In what has been called either a historic speech or a first step, depending on who’s talking, U.S. President Barack Obama spoke Thursday in Cairo, Egypt in an attempt to reach out to Arab nations and citizens.

Hello, I’m Erica Nochlin, and you’re watching Newsy.com.

Response to the President’s speech has been positive in Europe- England’s The Economist and Germany’s Spiegel Online both heaped praise on the President- but say that the real test will be in the follow-through.  


“The difficulty now lies in translating the new goodwill into action, not just by America, but by its Arab and Muslim allies.”

“With his address, US President Barack Obama offered an olive branch to the Islamic world. Whether his speech will go down in history will be determined by the mullahs in Tehran and the hardliners in Israel.”

Most criticism of the speech has echoed a common knock on Obama: words without a concrete plan.

Israel National News and Russia Today looked specifically at the president’s efforts to bridge Israeli-Palestinian relations.

Obama said, "Hamas must put an end to violence, recognize past agreements, and recognize Israel's right to exist...“

Israel National News responds to that quote from the President saying, "Obama did not explain in his Cairo speech heard around the world how he plans to get the two groups to unite...”

Russia Today discussed the issue.

“But he has a very difficult balancing act doesn’t he?  The issues the president addressed in today’s speech is very sensitive to both the Arabic countries and the Israeli side.  Do you think the current administration will be able to keep both on track and both on side?

Well, exactly this is a major problem because it’s very difficult to sit on two chairs.”


The Jerusalem Post follows that up, saying that Obama needs to remember who he is talking to.

“Netanyahu loses sleep not because he wants to incinerate millions of innocent Iranians but because of the all-too-real-threats from the Teheran regime, armed with nuclear-tipped ambitions committed to finishing Hitler's work.”


To dig a little deeper into the story, feel free to check out the links to our sources.

You can also find Newsy.com on iTunes.

Obama's Balancing Act

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Jun 4, 2009

Obama's Balancing Act

In what has been called either a historic speech or a first step, depending on who’s talking, U.S. President Barack Obama spoke Thursday in Cairo, Egypt in an attempt to reach out to Arab nations and citizens.

Hello, I’m Erica Nochlin, and you’re watching Newsy.com.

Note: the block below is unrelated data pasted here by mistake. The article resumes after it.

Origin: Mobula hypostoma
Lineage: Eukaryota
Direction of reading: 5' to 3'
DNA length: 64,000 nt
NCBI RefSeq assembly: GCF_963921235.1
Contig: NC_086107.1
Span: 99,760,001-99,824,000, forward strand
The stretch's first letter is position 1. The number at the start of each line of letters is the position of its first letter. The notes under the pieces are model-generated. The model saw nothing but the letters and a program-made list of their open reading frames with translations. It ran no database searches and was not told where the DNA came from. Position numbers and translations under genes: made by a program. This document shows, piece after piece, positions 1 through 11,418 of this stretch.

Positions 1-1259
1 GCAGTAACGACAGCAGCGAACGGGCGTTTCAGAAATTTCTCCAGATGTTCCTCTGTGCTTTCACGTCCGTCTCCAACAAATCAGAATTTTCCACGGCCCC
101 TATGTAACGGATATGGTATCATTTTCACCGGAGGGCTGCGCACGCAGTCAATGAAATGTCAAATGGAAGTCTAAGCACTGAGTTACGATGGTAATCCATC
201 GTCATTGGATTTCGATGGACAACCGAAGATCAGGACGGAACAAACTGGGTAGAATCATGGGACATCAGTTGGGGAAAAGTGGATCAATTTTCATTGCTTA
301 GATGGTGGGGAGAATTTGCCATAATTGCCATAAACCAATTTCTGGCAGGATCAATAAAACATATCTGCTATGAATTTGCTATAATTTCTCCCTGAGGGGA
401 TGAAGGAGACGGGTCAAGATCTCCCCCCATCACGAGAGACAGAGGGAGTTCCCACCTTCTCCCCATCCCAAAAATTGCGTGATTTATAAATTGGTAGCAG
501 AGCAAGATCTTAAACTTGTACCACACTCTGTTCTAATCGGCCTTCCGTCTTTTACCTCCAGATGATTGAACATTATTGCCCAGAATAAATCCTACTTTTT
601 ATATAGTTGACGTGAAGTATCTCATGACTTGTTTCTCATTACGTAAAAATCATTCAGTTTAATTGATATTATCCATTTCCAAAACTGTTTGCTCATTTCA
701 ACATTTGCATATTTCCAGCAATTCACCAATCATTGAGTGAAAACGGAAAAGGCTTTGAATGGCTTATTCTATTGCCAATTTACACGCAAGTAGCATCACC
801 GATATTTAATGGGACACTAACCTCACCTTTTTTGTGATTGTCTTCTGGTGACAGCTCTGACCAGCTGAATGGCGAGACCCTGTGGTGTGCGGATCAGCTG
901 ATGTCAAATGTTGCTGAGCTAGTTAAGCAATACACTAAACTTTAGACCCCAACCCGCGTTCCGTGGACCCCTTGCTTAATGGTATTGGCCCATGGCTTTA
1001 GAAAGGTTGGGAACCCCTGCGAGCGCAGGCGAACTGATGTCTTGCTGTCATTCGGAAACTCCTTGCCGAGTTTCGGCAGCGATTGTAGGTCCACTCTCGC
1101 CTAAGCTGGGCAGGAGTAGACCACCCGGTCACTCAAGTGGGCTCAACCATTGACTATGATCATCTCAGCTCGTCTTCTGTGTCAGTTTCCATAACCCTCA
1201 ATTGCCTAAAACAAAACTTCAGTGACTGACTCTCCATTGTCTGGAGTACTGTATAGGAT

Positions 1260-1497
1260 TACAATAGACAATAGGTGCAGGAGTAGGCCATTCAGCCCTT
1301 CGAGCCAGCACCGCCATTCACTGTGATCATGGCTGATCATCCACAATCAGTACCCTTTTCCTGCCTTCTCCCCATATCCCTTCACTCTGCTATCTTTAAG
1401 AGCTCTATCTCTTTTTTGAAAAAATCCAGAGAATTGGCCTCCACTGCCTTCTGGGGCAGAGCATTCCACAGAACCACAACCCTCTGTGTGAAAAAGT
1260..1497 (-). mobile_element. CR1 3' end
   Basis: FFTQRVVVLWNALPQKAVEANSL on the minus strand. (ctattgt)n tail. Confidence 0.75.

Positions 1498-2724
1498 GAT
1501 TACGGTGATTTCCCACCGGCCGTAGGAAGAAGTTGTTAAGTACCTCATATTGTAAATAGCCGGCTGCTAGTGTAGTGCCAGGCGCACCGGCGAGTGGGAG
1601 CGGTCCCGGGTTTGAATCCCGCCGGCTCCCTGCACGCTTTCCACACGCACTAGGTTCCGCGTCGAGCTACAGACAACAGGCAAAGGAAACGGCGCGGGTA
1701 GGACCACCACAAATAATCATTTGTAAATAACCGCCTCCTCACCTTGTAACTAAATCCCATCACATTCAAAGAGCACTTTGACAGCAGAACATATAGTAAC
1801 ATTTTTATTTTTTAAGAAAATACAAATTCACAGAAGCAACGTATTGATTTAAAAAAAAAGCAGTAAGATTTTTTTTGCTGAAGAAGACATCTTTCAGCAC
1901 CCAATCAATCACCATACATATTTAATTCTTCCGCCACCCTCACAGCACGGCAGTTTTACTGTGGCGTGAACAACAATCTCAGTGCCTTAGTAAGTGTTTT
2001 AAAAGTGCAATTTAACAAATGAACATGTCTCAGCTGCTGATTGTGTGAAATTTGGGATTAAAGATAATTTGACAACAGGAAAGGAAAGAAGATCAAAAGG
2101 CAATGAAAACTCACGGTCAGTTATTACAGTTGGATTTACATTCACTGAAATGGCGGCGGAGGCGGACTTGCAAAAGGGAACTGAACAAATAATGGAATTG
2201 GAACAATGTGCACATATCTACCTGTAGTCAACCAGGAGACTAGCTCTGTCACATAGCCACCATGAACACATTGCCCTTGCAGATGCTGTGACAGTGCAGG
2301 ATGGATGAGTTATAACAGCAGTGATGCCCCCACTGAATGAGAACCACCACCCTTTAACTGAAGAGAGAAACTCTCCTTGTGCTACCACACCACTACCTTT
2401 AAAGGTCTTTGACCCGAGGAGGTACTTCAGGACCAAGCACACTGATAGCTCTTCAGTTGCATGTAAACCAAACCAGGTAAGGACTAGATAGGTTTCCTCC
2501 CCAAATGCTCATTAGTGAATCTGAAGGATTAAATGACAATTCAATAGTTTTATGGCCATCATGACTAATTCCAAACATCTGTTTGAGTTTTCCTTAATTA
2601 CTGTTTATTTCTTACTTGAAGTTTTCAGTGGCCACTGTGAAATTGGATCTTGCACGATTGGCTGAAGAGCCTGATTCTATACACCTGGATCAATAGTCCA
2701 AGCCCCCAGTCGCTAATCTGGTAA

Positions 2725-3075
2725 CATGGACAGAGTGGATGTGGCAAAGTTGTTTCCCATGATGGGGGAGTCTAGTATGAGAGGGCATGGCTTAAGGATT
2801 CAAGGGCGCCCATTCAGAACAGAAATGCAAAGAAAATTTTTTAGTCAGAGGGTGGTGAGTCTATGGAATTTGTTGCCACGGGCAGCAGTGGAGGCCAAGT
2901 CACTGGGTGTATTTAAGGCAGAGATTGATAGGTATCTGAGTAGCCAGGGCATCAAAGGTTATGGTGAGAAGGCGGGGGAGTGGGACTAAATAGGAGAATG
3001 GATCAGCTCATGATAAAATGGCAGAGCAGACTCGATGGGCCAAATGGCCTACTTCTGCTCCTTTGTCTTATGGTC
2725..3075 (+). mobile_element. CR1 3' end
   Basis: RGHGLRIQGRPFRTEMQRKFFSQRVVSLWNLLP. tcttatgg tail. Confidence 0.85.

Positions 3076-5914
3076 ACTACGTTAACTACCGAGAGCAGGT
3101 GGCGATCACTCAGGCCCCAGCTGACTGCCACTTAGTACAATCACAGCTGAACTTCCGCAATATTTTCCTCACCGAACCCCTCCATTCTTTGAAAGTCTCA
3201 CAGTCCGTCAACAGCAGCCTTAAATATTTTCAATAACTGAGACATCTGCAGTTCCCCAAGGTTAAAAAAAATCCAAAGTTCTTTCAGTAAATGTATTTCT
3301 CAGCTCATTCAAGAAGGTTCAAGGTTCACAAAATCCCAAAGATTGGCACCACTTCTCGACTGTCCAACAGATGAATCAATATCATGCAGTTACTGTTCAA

Response to the President’s speech has been positive in Europe- England’s The Economist and Germany’s Spiegel Online both heaped praise on the President- but say that the real test will be in the follow-through.  


“The difficulty now lies in translating the new goodwill into action, not just by America, but by its Arab and Muslim allies.”

“With his address, US President Barack Obama offered an olive branch to the Islamic world. Whether his speech will go down in history will be determined by the mullahs in Tehran and the hardliners in Israel.”

Most criticism of the speech has echoed a common knock on Obama: words without a concrete plan.

Israel National News and Russia Today looked specifically at the president’s efforts to bridge Israeli-Palestinian relations.

Obama said, "Hamas must put an end to violence, recognize past agreements, and recognize Israel's right to exist...“

Israel National News responds to that quote from the President saying, "Obama did not explain in his Cairo speech heard around the world how he plans to get the two groups to unite...”

Russia Today discussed the issue.

“But he has a very difficult balancing act doesn’t he?  The issues the president addressed in today’s speech is very sensitive to both the Arabic countries and the Israeli side.  Do you think the current administration will be able to keep both on track and both on side?

Well, exactly this is a major problem because it’s very difficult to sit on two chairs.”


The Jerusalem Post follows that up, saying that Obama needs to remember who he is talking to.

“Netanyahu loses sleep not because he wants to incinerate millions of innocent Iranians but because of the all-too-real-threats from the Teheran regime, armed with nuclear-tipped ambitions committed to finishing Hitler's work.”


To dig a little deeper into the story, feel free to check out the links to our sources.

You can also find Newsy.com on iTunes.

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